[ultimate_heading main_heading=”Souvenir by Rajiv Saini – Issue.XIX : August 2016 ” main_heading_color=”#1e73be” sub_heading_color=”#8224e3″ spacer=”line_with_icon” spacer_position=”bottom” line_style=”dotted” line_height=”1″ line_color=”#1e73be” icon_type=”custom” icon_img=”id^48|url^http://ashvamegh.net/wp-content/uploads/2015/10/Ashvamegh-ICO.jpg|caption^null|alt^Ashvamegh Journal Icon|title^Ashvamegh ICO|description^null” img_width=”48″ main_heading_style=”font-weight:bold;” main_heading_font_size=”desktop:34px;” line_width=”3″]how little things remain with us as memento…[/ultimate_heading]


Introduction to the Author:

Rajiv SainiSh. Rajiv Saini is currently working as Assistant Registrar in University of Delhi. His qualification includes B.A. (Hons.) English, Post Graduate Diploma in Journalism and Mass Communication, Master of Social Work, LL.B, PG Diploma in Business Administration, etc. His area of interest lies in English Literature is Life and its miseries, morality and spirituality. He had been student editor of his college magazine ‘VESPER’ in Zakir Hussain Post Graduate (Eve.) College. He did his Schooling from Ramjas School No.2, Anand Parbat, Delhi. He has a strong belief in the teaching of Swami Vivekananda and his writing also shows that influence.

No respite was in sight for the searching eyes for some shade as the unrelenting fury of the Sun directly above head arm in arm with the hot air blowing, was not allowing even one’s own shadow to stand. Vinay and his son Harsh were waiting for his cousin Dhruv to come out of Nursery Wing of the School. The uneasiness and discomfort was visible on every face. There was fifteen odd minutes for the last bell to ring. The crowd of Vendors—Khatta-Meetha Churan ki Goli Wala, Tofee Wala, Pop-Corn Wala, Ice-Cream Wala—were all set here and there waiting for their little customers. The vehicles were tightly packed on both sides of the narrow road outside the School gate, offering no further accommodation to the other vehicles in wait. Rickshaw-Pullers were also competing for their share of the space. As usual, the parents, mostly mothers, might be spotted waiting in small groups of preference, to fulfill their daily routine. Their indistinct chatter still gave an impression that they were talking about the academic matters of their preschoolers and about their teachers. All this gave a crowded appearance to the scene leaving one to wonder where the space is left for the kids to come out. All of a sudden an argument in progress between an Ice-Cream Vendor and a kid drew the attention of Vinay, who lost in his thoughts, was standing on the left side of the gate with son Harsh close to him.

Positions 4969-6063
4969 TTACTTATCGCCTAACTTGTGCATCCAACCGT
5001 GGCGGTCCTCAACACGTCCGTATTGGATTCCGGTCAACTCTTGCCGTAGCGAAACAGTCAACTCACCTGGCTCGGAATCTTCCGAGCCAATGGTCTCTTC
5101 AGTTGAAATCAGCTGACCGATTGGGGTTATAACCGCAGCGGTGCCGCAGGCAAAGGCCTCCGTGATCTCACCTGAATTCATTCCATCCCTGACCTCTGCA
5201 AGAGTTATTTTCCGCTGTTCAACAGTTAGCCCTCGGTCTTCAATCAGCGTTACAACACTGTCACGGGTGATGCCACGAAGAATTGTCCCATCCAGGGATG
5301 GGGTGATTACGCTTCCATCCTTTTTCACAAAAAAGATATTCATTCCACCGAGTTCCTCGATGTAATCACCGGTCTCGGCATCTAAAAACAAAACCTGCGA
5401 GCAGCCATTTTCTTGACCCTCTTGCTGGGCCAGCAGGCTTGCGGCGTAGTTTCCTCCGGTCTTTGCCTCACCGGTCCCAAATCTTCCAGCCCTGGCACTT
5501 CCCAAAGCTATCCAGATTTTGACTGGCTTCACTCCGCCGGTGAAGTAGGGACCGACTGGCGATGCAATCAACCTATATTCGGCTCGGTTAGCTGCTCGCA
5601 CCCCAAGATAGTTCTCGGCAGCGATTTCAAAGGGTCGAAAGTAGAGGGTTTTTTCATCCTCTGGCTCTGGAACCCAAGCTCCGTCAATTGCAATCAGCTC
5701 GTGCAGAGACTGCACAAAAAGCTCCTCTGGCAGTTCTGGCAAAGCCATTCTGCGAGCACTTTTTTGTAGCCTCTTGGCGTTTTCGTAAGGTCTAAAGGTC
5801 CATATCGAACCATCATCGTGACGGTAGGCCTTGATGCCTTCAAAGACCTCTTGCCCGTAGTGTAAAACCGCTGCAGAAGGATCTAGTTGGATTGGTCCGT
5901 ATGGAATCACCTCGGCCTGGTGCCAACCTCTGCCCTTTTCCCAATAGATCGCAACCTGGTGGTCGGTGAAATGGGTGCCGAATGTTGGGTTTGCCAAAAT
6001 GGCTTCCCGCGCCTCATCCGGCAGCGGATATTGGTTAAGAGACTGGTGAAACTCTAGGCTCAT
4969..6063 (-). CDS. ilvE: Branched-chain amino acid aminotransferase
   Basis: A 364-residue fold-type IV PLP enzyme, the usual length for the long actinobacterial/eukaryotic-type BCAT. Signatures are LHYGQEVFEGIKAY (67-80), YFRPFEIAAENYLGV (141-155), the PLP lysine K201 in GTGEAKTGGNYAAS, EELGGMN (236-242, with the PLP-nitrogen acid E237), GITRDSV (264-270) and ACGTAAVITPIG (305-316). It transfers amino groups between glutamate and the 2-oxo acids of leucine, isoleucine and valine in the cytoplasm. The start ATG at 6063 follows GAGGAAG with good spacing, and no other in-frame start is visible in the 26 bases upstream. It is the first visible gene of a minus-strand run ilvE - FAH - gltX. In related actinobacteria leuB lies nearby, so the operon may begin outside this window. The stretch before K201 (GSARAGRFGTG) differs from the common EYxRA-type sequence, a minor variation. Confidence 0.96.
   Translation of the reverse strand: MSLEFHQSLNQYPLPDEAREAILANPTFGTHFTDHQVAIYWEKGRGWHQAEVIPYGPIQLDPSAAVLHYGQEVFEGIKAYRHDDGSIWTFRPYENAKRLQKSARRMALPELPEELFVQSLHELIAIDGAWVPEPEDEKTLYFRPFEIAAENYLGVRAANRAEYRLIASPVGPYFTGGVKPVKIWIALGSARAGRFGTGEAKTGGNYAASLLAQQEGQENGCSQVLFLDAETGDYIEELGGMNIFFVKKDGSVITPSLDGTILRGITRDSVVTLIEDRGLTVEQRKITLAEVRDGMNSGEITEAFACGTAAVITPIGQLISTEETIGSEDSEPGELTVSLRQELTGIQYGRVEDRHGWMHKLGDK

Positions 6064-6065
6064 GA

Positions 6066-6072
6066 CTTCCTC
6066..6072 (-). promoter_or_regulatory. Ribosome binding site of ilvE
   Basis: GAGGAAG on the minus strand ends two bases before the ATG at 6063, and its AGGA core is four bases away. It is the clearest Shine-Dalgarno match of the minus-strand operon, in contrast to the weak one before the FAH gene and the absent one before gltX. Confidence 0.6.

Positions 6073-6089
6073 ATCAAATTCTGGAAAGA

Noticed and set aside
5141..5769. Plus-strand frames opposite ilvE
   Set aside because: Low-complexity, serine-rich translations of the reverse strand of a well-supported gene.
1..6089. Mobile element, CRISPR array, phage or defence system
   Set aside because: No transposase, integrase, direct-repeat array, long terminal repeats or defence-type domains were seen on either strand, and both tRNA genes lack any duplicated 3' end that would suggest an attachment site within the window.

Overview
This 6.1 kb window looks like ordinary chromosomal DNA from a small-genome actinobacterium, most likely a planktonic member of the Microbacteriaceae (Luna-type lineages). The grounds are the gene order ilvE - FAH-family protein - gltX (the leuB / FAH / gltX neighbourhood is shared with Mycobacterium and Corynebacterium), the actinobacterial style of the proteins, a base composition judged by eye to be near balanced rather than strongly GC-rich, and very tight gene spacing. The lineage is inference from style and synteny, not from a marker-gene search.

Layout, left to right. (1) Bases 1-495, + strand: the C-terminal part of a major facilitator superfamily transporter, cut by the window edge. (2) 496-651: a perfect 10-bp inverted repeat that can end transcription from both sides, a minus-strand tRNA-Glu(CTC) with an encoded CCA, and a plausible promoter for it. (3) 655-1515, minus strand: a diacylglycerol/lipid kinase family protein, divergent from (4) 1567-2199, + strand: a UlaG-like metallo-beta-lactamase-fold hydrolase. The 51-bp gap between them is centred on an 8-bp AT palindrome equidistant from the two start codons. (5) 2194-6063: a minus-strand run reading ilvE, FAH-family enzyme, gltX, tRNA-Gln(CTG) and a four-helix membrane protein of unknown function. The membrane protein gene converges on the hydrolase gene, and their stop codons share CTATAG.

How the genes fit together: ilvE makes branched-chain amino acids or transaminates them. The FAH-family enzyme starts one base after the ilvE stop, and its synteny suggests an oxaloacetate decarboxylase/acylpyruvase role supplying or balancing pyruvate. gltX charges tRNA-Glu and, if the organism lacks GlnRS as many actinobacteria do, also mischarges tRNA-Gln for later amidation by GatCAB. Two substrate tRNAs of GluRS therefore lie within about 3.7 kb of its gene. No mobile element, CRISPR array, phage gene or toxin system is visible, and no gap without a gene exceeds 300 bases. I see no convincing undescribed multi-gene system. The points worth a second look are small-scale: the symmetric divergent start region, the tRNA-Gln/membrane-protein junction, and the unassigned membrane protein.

“Why .. you have given me this 20 paise coin instead of Rs. 5 coin in return.” A kid was debating his stand with an Ice-Cream Vendor. “I paid you Rs. 10 to buy an Ice-Cream in the next street.” Said the little boy. There was agitation in his voice and posture.

The golden, out of circulation, 20 paise Coin, tightly clutched in the young hands of the boy, was akin to similar shaped present day Rs. 5 coin, a striking similarity capable of taking advantage of the failure of the senses to grasp details in routine.

“Get away; Do not tell a lie; I have’nt even sold you any ice-cream leave aside my giving you 20 paise coin in place of Rs. 5 Coin.” countered the Ice-Cream Vendor with a sharp note.

The altercation continued, no one gave up. The world around them busy in its own ordeal had no time for this happening, seemingly looked at as a trifle. This one argument between the generations was penetrating deep in the soul of Vinay. Harsh was equally agitated. The boy from his appearance was not inviting impression of a liar.

Could a boy of this age practice dishonesty and further support lie with arguments?…

Would the line of poverty which marked the standard of living of an ordinary Ice-Cream Vendor compel him to avail deceit for the gain of Rs. 5? ….

Was it the fear of losing a day worth of pocket-money causing this little spirit to undergo torment?….

Did that little spirit need mercy?…

All these questions, and any judgment on who is right, did not sound any worth to Vinay, as he gently moved towards the little boy with empathy brimming in his eyes. He gently took the little hand of the boy and replaced his sweat soaked 20 paise coin with a Rs. 5 coin. The boy looked straight into the eyes of Vinay. Silence followed for a moment for the boy to assimilate the stroke of peace which flooded to cool his agitated heart and lend glow to his grim face. The ice-cream vendor—who by now made sense of goings-on— was feeling equally relieved after giving a few justifying words for his stand. Distracting abruptly, the shrill sounds of the school bell now grasped the attention. The incident left Vinay wondering—why wisdom says that peace cannot be bought with money. The little Harsh, in consequence of his age, was untouched by the philosophy of honesty, peace, generosity and virtues, but the feel which goodness brings was distinctly visible on his little innocent face. He now stood firmly on the ground like a plant standing upright with its roots holding it to the ground, as though something made him forget the burden of his bag which was making it difficult for him to stand properly.

That 20 paise coin remained as a Souvenir with Vinay.